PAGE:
In a few hours our dear country would almost certainly qualify for the 2018 World Cup after a showdown with Zambia in Uyo. The Super Eagles would secure the ticket to Russia, with a game to spare, if they manage a win over the plucky Chipolopolo who grabbed continental attention last month after a stunning double over star-studded Algeria. Despite the form of the Zambians however, many still expect the job done by the Super Eagles who themselves have had a near perfect campaign. Should we book our place at the quadrennial international, the calculators will fly out as stakeholders estimate the economic windfall for everyone: team, federation, business, media and all. We are probably looking at tens of billions of naira in fresh investments in the team by sponsors, the government, fans and FIFA.
Success has many friends, and the Super Eagles will not lack any if they qualify. Many will forget that to reach this stage the team suffered all sorts of indignities because they lacked quality financial support. They will also conveniently forget that rather than giving, or helping the team get, support, they were more focused on other teams in faraway lands. In Nigeria you are on your own until you find some success.
But we have a way of moving on as if the past did not happen. Soon enough the media gurus, the advertising agencies, and the big brands will step out of the woods to gush about their support for the team and country. Gone will be all the talk of European football being the â€˜bestâ€™ entertainment. The Nigerian Football Federation and its president Amaju Pinnick will not want for new devotees. There will be plenty of backslapping and fine dining all around, and many will seek to win him over with tall tales about how the Eagles will blow everyone away in Russia.
However it will all be about the money and what each can get for themselves. When you think about it, nobody really gets a business contract from Manchester United, Chelsea, Liverpool, Barcelona, Real Madrid and Arsenal in these parts because of their endless howling of their love and support for the clubs. Try quantifying in financial terms the amount of free promotion we give European football in our media and you would easily be looking at hundreds of billions annually. Yet I have not seen anyone that has received a single contract from the European clubs or FAs because of this.
Instead we make money for them, we devote thousands of pages and thousands of hours promoting their football, while our football and even the Super Eagles are left in the background. Thanks to our leading, we have passed the culture to the next generation â€“ our children. Today Nigerians under 30 know more, and care more, about the English national team than the Super Eagles. Yet, apart from school boy pleasures, we derive almost nothing in business terms from overseas because of this. Here, in Nigeria, is after all where we earn our living.
This is why some of us relentlessly argue that backing our domestic football makes simple financial sense. Without this kind of success we are all poorer. Missing out on the last two Africa Cup of Nations finals would have cost many in the industry tons of money. So shouldnâ€™t we be thinking more about growing Nigerian football than European football? Whereas one is a sure ticket to better quality living, the other is simply entertainment?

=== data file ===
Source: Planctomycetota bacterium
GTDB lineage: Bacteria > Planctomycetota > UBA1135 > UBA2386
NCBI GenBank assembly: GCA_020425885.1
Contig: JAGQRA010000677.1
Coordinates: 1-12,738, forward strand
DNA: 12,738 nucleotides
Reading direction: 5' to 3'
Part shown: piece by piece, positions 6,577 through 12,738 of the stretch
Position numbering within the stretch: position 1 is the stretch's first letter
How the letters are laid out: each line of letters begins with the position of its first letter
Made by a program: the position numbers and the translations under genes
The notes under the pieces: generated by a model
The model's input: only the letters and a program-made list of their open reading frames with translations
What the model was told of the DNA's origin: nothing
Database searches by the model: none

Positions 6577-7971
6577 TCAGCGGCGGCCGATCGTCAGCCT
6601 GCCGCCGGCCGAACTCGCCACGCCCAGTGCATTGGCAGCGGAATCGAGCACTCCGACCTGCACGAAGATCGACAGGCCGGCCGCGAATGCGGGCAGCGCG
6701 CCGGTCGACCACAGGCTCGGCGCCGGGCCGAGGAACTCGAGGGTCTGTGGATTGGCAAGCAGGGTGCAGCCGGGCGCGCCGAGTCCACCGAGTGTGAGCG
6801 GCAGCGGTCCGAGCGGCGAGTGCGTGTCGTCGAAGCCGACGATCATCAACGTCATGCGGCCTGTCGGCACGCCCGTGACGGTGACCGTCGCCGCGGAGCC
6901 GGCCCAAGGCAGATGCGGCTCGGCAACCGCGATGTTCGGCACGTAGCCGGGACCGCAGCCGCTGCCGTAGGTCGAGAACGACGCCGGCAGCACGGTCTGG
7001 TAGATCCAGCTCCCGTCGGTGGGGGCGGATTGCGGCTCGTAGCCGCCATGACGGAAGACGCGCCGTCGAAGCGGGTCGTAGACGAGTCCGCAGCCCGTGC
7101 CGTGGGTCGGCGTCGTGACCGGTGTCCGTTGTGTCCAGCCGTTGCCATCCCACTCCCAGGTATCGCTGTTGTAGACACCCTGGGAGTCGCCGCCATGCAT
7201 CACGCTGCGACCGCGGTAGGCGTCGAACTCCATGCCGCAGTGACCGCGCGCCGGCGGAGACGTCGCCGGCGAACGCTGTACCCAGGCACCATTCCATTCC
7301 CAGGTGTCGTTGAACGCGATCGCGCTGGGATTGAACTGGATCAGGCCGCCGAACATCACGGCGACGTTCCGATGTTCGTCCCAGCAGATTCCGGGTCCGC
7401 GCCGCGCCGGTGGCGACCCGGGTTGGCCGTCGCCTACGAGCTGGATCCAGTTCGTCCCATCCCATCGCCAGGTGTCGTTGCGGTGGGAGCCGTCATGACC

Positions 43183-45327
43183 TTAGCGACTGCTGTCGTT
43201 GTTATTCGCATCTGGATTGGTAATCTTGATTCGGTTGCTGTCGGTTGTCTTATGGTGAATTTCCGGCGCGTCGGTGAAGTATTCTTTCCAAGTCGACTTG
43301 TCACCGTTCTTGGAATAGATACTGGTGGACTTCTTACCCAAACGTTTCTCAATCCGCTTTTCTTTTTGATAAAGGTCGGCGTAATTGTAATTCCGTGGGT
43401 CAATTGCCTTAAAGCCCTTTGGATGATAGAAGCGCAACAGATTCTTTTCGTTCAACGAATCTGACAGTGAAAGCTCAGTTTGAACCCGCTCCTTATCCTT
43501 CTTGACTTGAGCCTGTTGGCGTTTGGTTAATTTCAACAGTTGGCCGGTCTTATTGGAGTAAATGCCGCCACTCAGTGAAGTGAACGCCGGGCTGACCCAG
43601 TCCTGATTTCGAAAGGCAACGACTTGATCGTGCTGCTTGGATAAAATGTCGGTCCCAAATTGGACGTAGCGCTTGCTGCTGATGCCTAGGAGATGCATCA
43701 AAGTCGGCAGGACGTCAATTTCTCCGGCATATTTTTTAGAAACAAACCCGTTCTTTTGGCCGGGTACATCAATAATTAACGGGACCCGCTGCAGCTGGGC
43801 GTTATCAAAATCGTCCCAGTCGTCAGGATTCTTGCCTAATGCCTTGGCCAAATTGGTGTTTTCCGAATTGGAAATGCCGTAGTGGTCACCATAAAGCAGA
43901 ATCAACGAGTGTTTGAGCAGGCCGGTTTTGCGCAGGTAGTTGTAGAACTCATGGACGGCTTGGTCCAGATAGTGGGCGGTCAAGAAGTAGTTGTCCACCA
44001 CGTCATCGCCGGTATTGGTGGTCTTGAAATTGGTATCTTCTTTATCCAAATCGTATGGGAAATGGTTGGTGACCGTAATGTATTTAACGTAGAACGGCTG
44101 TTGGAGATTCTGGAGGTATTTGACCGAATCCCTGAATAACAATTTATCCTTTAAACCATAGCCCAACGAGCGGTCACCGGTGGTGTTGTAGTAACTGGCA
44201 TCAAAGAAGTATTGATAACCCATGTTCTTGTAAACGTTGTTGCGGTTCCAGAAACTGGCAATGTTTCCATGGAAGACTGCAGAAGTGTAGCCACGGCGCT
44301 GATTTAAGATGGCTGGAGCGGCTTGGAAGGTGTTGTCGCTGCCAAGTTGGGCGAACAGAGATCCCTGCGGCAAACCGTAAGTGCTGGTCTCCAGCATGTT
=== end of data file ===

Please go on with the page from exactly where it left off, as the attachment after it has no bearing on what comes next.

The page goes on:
The more successful our football is, surely the more money pours into our game, and into our pockets. All the sponsorship that the Super Eagles will get, will trickle down to us: journalists, marketing and advertising professionals, banks, telcos, etc. Why wait every four years for the World Cup, or every two years for the Nations Cup, when we can have this sort of financial bounce almost every week if we get behind our domestic football and sports the way it was in the 1970s and 80s. Even if we think our football is not perfect, none is by the way, who are we waiting for to create the perfection if not you and I?
We must learn to build so we can reap bountifully. The fact is, these days, we donâ€™t build our own. Ours is not sexy enough. So rather than create wealth for ourselves at home, we are satisfied to stay poor while helping the Europeans get richer. Talk about the Parable of Talents. Just look at the standard of living of the Nigerian sports writer or analyst relative to his European contemporary. While we spend our time living their dreams, the European media usually only covers Nigerian football when it concerns a Nigerian player in their league or when there is some ugly development. Over 90% of their time, they devote to their own domestic games. Their sponsors do the same, while Nigerian sponsors act like the rest of us by draining scarce funds from our distressed economy to sponsor European football.
Still, billions will flow after we hopefully qualify for Russia. The Super Eagles will find sponsors, the media will experience a boost in advertising revenues, and sports analysts will get support for their work from our brands. But would we learn anything? Knowing what I know of my country, the minute most benefit from this windfall they will travel to the homes of their favourite clubs in Europe to blow a substantial part. They will pay for British visas, pay BA-Virgin-Lufthansa-etc for air tickets, pay hotel bills, hit shopping centres, and then visit the home grounds of their clubs to watch games and buy all sorts of merchandising items.
Until the next Super Eagles success, it would most likely be business as usual. It is well. So soar ever higher Super Eagles!